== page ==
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dc.contributor.authorUtomo, As Ari Wahyu
dc.date.accessioned2019-10-08T20:53:15Z
dc.date.available2019-10-08T20:53:15Z
dc.date.issued2019
dc.identifier.urihttps://hdl.handle.net/10182/10997
dc.description.abstractIndonesian national park management utilises a zoning classification process, which is crucial to maintaining forest integrity, and ultimately providing the widest possible benefits to diverse human and non-human communities. Appropriate zoning management is essential in the regulation of spatial land use purposes, definition of natural resource use, and the imposition of land use limitations. As part of zoning development, current land cover information is fundamental for reliable environmental databases. These data represent the actual conditions of forest structure. Satellite imagery is a powerful resource for identifying land cover though it is not easy to provide updated information with this imagery. To fill this gap, a new approach with aerial surveys by Unmanned Aerial Vehicle (UAVs) has been adopted in this study to monitor national park forest coupled with GIS analysis techniques (Arc Map 10.6) to provide valuable and up to date information to evaluate zoning management in Aketajawe Lolobata National Park, Indonesia. A remotely piloted UAV captured high-resolution images from 687 hectares in a relatively more efficient time allocation (4 hours 19 minutes and 10 seconds) than conventional GPS surveys. This aerial survey clearly identified indigenous people's house distributions, their home range activities in Tayawi and some coconut plantations in Tabanalau and Akejawi. Following land cover analysis using Landsat 8, it was shown that Aketajawe primarily consists of primary forest at 65,590.3 ha (84.3%), followed by secondary forest at 9748.9 ha (12.5%), open area 2045.5 ha (2.6%), and water bodies 396.1 ha (0.5%). These data combined with several spatial data in order to generate spatial planning models for Aketajawe National Park. Two spatial models (zonal and eco-social) were developed to identify areas of priority in terms of ecological and social value in zoning classification for Aketajawe. In both models, the distribution and location of core, wilderness, and rehabilitation zone were relatively similar, even though the total area is slightly different, possibly due to the digitising process. However, in the spatial planning related to indigenous protection and livelihood, there is a different distribution of the traditional and utilisation zone in eastern and southern parts of the Aketajawe region. This study provides evidence that the combination of a zonal model and an eco-social model can be used for improved national park spatial planning, as more accurate and current information better represents actual field conditions. This study also demonstrated that the application of UAV technology for periodic forest surveys to update land-use patterns has the potential to contribute valuable information for national park programmes or policy evaluation.en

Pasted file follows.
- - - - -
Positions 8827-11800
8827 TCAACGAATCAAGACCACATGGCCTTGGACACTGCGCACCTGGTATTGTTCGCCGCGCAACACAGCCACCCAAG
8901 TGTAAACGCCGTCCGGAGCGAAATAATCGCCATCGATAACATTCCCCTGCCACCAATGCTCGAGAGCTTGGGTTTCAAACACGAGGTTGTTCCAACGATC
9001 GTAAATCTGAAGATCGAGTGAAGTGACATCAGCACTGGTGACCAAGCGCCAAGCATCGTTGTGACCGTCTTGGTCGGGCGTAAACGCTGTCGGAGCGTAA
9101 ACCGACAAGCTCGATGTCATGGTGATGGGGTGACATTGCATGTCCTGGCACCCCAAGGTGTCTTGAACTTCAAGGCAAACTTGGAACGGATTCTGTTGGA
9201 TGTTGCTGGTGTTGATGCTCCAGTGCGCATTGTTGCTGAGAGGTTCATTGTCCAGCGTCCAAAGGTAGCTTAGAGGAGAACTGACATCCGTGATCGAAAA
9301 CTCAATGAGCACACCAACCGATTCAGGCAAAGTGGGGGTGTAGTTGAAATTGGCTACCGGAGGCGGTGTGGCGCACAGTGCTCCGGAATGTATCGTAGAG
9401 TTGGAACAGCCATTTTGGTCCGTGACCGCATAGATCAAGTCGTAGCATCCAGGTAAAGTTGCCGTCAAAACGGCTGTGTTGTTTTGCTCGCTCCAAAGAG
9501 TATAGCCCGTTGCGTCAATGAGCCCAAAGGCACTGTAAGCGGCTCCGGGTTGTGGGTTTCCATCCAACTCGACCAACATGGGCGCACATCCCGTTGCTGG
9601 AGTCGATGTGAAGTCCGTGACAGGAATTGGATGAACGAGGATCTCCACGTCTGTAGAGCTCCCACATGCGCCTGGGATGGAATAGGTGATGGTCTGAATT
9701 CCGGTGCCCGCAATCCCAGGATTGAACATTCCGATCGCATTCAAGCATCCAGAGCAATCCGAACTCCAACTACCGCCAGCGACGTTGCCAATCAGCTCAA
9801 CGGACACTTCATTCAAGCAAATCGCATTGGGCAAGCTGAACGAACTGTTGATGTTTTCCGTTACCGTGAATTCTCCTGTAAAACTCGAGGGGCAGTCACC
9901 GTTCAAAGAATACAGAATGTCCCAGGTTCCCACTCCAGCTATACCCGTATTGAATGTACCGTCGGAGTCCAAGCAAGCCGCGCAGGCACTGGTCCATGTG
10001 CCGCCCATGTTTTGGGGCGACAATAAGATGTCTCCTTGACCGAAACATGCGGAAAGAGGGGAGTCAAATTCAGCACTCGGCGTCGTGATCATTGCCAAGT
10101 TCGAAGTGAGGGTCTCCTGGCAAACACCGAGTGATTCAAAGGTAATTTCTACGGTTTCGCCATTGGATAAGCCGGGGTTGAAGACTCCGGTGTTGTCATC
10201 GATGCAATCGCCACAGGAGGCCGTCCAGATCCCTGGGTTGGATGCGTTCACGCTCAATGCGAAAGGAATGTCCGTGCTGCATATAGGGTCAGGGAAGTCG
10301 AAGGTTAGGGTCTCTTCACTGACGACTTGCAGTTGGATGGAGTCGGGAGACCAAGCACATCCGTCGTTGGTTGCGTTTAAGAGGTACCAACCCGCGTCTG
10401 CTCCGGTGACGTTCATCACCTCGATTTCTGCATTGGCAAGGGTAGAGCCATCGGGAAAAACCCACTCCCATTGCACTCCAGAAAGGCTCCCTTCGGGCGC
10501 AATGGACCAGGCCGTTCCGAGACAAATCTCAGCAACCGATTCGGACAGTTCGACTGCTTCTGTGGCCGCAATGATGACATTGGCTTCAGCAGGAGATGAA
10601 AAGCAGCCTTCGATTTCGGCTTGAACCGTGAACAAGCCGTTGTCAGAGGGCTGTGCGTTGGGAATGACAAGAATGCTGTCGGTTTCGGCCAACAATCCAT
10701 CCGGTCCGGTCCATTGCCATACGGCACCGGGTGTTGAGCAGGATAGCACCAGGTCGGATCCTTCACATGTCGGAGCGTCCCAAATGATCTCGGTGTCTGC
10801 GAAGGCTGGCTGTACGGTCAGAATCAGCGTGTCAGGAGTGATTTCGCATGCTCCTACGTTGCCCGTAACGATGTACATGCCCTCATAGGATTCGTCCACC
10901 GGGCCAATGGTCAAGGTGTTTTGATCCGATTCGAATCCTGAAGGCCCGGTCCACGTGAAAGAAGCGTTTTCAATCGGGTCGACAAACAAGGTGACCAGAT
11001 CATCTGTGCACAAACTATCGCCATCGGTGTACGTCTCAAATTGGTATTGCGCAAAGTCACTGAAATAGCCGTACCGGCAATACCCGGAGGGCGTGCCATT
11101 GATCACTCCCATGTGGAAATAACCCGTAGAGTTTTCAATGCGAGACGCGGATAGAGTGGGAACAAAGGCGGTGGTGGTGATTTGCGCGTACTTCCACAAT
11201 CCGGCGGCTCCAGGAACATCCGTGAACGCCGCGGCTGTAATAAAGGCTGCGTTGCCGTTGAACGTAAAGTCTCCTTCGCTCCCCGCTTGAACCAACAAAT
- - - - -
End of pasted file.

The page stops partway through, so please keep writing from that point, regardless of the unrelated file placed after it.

dc.language.isoenen
dc.publisherLincoln Universityen
dc.rightsAttribution-NoDerivatives 4.0 International*
dc.rights.urihttps://researcharchive.lincoln.ac.nz/page/rights
dc.rights.urihttp://creativecommons.org/licenses/by-nd/4.0/*
dc.subjectunmanned aerial vehicle (UAV)en
dc.subjectweighted overlayen
dc.subjectsatellite imageryen
dc.subjectGeographic Information System (GIS)en
dc.subjectecologyen
dc.subjectaerial imageryen
dc.subjectnational parksen
dc.subjectspatial planningen
dc.subjectindigenous communitiesen
dc.subjectsocio-economicen
dc.subjectzoningen
dc.subjectclassificationen
dc.subjectland useen
dc.subjectforest managementen
dc.titleApplication of unmanned aerial vehicle and satellite imagery for management zoning in Aketajawe Lolobata National Park, Indonesia : a thesis submitted in partial fulfilment of the requirements for the Degree of Master of Applied Science Environmental Management at Lincoln Universityen
dc.typeThesisen
thesis.degree.grantorLincoln Universityen
thesis.degree.levelMastersen
thesis.degree.nameMaster of Applied Science Environmental Managementen
lu.thesis.supervisorDoscher, Crile
lu.thesis.supervisorEspiner, Stephen
lu.contributor.unitDepartment of Environmental Managementen
dc.subject.anzsrc1506 Tourismen
dc.subject.anzsrc050205 Environmental Managementen
dc.subject.anzsrc050209 Natural Resource Managementen
dc.subject.anzsrc050206 Environmental Monitoringen
dc.subject.anzsrc050104 Landscape Ecologyen
dc.subject.anzsrc150603 Tourism Managementen
dc.subject.anzsrc120399 Design Practice and Management not elsewhere classifieden


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